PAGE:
A lot of commentators have emphasized the similarities between John Boehner's debt ceiling plan and Harry Reid's. (See Nate Silver and, to a slightly lesser extent, Ezra Klein.) It's true that Reid imposes about the same level of cuts, and that both create a commission to adopt further deficit reduction. The one difference, though, is highly significant. Boehner would only extend the debt ceiling another six months, and hinge the next extension upon the adopting of a deficit-reduction plan by a bipartisan commission.
Republicans have repeatedly attacked President Obama for opposing this element for partisan reasons -- he doesn't want another debt ceiling fight before his election. Of course, if that's correct, then Republicans also have a partisan motivation here. But forget motive. Suppose you approach this question from a standpoint of perfect neutrality about either the outcome of the next election or the substantive policy outcome. Should you care whether we extend the debt ceiling for six months or for 18? Yes, you should care a lot. You should favor the Democratic approach.
Boehner's plan requires Democrats and Republicans to agree on $1.8 trillion in deficit reduction, or the debt ceiling won't be lifted. Of course, the very reason we're not passing a grand bargain right now is that the two parties can't agree -- Democrats want a mix of higher revenue and lower spending, while Republicans insist on reducing the deficit entirely on the spending side. There's no reason to think the outcome would be any different in six months.
So what's the rationale here? Well, Boehner gets to appease Republicans who don't like lifting the debt ceiling -- you get another crack at it in six months. He extends the financial and political chaos into an election year, threatening Obama (and threatening the economy in Obama's reelection year.) And it lets Republicans recreate the scenario we were just in -- they insist on total victory, and assume Democrats will compromise rather than allow disaster to ensue.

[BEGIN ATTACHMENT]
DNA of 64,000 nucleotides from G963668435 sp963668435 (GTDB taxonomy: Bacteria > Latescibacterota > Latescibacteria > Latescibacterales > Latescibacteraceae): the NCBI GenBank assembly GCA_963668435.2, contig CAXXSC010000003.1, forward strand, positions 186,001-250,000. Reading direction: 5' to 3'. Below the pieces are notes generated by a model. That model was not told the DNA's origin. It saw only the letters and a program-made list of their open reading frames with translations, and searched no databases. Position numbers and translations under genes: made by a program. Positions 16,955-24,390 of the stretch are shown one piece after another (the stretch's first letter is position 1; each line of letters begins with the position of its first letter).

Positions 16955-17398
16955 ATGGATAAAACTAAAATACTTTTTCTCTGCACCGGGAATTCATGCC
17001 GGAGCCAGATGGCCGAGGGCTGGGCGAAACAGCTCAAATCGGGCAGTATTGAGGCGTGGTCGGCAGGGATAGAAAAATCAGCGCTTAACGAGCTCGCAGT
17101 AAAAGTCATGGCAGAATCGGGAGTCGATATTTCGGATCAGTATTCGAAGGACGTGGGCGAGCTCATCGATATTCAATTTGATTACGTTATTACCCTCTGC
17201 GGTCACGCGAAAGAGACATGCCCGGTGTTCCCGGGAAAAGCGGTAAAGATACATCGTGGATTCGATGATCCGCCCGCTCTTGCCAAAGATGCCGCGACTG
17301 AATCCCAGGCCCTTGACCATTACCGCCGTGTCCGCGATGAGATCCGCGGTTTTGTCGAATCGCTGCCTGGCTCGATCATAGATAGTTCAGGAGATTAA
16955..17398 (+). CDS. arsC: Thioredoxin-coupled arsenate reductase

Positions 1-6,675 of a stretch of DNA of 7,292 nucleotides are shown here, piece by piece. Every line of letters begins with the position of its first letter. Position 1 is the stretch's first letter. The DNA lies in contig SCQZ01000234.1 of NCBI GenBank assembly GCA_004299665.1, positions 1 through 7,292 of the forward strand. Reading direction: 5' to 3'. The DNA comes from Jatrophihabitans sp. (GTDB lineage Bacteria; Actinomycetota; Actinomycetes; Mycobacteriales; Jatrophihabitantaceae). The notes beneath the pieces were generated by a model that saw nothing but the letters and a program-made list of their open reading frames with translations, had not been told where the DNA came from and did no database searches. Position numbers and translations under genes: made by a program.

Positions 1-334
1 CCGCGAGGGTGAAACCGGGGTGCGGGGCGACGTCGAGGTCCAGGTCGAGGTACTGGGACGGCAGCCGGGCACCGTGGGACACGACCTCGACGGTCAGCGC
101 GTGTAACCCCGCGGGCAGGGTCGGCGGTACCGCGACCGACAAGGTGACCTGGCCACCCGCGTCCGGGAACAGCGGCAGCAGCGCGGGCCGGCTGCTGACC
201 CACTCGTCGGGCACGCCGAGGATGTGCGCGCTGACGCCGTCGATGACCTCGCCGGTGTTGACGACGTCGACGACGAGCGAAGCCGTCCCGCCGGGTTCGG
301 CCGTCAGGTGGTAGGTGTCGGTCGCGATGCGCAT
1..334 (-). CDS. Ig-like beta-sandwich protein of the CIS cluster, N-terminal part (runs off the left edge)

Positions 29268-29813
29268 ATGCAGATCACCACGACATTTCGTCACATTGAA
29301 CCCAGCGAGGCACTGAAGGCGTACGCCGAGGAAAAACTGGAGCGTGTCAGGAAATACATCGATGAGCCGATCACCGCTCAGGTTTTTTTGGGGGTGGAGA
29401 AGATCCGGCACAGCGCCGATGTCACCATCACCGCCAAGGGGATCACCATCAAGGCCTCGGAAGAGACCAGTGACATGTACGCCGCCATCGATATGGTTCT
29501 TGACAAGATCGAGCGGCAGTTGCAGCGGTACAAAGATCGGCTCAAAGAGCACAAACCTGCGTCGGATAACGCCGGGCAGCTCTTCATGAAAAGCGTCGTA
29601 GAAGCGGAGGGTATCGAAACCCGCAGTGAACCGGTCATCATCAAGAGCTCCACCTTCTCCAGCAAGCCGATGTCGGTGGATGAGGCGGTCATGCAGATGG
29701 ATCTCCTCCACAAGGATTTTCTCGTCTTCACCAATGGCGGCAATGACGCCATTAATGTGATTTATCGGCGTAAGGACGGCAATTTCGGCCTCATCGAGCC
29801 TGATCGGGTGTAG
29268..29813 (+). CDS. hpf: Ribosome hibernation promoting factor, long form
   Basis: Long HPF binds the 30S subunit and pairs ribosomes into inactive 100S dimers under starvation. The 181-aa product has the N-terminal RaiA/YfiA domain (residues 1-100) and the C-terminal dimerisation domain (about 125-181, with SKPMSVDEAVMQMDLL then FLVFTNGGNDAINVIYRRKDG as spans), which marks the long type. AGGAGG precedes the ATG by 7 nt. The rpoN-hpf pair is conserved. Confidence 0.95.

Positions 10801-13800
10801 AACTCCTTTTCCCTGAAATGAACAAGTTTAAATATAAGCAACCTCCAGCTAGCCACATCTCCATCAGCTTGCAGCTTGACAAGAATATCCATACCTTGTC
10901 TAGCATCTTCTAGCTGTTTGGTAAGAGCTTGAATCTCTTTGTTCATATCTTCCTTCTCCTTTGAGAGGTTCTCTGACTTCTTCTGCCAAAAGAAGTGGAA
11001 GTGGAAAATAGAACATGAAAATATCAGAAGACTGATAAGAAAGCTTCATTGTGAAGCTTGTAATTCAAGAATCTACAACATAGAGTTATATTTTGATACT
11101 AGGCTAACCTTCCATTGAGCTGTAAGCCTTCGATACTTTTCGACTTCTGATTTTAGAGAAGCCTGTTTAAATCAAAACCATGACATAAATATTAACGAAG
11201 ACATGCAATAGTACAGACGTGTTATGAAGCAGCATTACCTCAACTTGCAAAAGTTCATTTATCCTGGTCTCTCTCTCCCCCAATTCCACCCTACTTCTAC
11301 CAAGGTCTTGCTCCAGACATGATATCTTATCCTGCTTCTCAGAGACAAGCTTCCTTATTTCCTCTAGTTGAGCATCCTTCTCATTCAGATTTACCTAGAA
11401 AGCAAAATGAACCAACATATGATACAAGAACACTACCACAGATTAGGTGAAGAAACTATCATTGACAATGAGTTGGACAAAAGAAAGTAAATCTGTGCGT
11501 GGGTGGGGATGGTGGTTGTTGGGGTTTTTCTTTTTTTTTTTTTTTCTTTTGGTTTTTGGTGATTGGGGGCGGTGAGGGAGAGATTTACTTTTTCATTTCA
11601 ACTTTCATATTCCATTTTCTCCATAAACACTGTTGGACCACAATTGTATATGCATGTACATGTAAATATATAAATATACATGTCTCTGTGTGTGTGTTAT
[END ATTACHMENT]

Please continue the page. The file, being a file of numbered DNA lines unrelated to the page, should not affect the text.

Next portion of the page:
Today's Wall Street Journal editorial lays it out:
In the second stage, the House and Senate would convene a 12-member joint select committee with a deficit reduction goal of $1.8 trillion by November. The majority and minority of both chambers would each make three assignments, and any plan that secured seven votes or more would get an up-or-down vote in both chambers with no amendments.
The danger for the GOP is that the committee could end up proposing tax increases, since the committee's only remit is the deficit, not the larger fiscal landscape or the size of government. A poorly chosen Republican nominee could defect, and any structural change to entitlements almost certainly can't pass the Senate.
Then again, unless the plan passed, Mr. Obama couldn't request the additional $1.6 trillion debt ceiling increase that he would soon need.
Now, you can see the reason Republicans would like this idea. They want to cut entitlements, but they're afraid to do so unilaterally. They need Democratic cover. Many Democrats are willing to do that in return for higher revenue, but Republicans won't accept that. So their goal is to use the debt ceiling as a hostage, to force Democrats to give them cover on entitlement cuts without giving in on taxes.
It's a good plan for Republicans and a bad plan for Democrats. But it's also a bad plan for the United States of America. Conservatives have been pointing out that debt ceiling hikes are historically short term. That's true! But they're also historically routine votes, rather than high stakes hostage crises.
This is why the ratings agencies have said that Boehner's bill will probably lead to a downgrade and Reid's won't. That fact by itself seems to be an enormous factor.
Now, you might ask what the big difference is between postponing the next crisis six months and postponing it eighteen months. Ideally, we'd abolish the debt ceiling vote altogether, but I don't see Republicans agreeing to that. But I could see some reason for improvement. If Obama wins reelection, some Republicans may attribute it to their extremist posturing over the debt ceiling, and decide to take a more reasonable approach next time. And if Obama wins, some or all of the Bush tax cuts should have expired, considerably easing the debt picture. If a Republican wins, the House will forget all about its antipathy to raising the debt ceiling, and we'll just postpone the crisis until the next time we have a GOP House and a Democratic president. (And, hey, maybe President Perry will think to get rid of the debt ceiling.)